The Pearl Button


Chile has 2670 miles of coastline, the largest archipelago in the world, volcanoes, glaciers and deserts. It was once the home of a seafaring indigenous population that lived off of the bounties of the sea. But, the country has gone through many upheavals, both natural and man-made, for hundreds of years and the water that once supplied the voice of the land needs to be heard again. Maestro documentary filmmaker Patricio Guzman brings us to that forbidding, beautiful land and the sky above it in “The Pearl Button.”


Laura's Review: B+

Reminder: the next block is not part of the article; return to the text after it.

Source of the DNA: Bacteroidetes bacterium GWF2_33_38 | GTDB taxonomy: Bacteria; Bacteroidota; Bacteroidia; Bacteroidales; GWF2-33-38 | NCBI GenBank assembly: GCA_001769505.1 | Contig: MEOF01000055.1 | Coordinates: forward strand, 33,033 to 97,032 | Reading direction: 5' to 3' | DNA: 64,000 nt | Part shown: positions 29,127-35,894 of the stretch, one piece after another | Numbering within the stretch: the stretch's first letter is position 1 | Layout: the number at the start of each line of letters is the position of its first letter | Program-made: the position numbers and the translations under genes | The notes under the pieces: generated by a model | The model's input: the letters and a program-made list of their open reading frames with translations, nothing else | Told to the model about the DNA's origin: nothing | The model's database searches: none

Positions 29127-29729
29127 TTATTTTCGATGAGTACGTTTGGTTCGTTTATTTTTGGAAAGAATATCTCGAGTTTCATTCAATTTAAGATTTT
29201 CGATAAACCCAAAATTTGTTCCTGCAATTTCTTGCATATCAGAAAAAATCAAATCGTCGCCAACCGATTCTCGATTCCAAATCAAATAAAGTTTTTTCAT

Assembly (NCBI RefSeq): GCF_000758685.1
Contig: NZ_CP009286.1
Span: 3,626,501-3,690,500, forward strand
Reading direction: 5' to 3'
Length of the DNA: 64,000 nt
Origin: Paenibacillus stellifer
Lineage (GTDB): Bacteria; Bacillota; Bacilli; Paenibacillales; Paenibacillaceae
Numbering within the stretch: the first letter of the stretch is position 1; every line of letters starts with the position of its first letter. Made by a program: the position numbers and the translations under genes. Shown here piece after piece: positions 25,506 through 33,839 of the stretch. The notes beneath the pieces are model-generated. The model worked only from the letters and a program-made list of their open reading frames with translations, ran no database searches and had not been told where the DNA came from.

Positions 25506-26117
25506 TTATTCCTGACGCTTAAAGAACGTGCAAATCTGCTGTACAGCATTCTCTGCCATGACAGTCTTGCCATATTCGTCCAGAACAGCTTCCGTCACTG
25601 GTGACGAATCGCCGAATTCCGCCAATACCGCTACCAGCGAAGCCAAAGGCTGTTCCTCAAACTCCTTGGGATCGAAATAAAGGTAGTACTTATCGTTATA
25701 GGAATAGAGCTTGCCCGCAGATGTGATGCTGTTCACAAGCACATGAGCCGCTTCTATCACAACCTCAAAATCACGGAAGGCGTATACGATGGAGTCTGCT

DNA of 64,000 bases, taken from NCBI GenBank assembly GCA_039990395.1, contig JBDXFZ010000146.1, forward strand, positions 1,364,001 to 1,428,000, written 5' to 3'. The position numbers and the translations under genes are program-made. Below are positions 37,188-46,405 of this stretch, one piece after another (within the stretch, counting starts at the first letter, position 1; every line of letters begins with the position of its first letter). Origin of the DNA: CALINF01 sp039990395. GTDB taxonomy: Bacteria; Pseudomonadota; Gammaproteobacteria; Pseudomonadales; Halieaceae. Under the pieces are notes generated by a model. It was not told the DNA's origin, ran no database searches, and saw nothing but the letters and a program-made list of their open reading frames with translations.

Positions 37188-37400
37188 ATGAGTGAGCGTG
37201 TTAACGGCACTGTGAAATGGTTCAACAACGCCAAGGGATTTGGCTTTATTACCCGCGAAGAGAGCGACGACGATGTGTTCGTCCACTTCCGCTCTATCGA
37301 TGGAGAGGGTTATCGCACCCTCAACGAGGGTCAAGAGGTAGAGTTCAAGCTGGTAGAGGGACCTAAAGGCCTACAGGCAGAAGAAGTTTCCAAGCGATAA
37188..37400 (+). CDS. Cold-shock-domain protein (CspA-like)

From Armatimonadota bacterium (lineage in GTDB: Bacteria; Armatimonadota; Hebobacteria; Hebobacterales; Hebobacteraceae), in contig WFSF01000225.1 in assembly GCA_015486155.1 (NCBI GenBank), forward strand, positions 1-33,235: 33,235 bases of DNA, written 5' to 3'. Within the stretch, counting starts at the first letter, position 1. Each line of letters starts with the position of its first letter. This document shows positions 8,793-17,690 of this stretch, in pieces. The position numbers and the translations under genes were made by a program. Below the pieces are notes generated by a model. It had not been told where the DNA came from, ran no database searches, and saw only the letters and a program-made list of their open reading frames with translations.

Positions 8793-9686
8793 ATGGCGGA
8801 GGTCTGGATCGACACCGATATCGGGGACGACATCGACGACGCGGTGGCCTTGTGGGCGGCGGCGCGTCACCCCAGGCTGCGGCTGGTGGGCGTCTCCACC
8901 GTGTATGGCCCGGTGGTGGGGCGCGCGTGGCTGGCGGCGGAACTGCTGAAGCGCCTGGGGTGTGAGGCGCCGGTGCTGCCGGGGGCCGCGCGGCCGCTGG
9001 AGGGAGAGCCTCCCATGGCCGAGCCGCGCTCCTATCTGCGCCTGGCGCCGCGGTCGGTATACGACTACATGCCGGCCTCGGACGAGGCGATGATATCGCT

Patricio Guzmán, whose latest is a companion piece to his extraordinary last film, "Nostalgia for the Light," is some kind of cosmic, philosophical, naturalist historian with a keen talent for expressing his deeply humanist, spiritual ideas in cinematic terms. He returns to Chile's Atacama Desert and its astronomical observatories, but this time, instead of sand, he focuses on water to once again explore his country's mass slaughters. Chile has one of the longest coastlines in the world and Guzmán reflects on the waters that its indigenous people navigated fearlessly in canoes. Now they're mostly denied that right for safety reasons. He also reaches for the stars, considering water came to our planet from space, proposing that space might offer a future safe haven for those persecuted here. In the first half of his film, he traces the history of the five indigenous groups that largely succumbed to disease and worse when Europeans discovered their land. He connects them to the more recent 'disappeared' of Chile's political history via the button of the title, Jimmy Button having lost his identity after the native was taken to England, returning as a man in between cultures. Of the 1,200 to 1,400 who were dropped into the ocean tied to steel rails during Chile's military dictatorship, all that remains of one is a button. "The Pearl Button" doesn't quite live up to Guzmán's last, largely due to the sense that he is revisiting familiar territory and an abrupt segue between the two halves of the film. But this filmmaker's voice is distinct, his documentary artful and moving. Grade: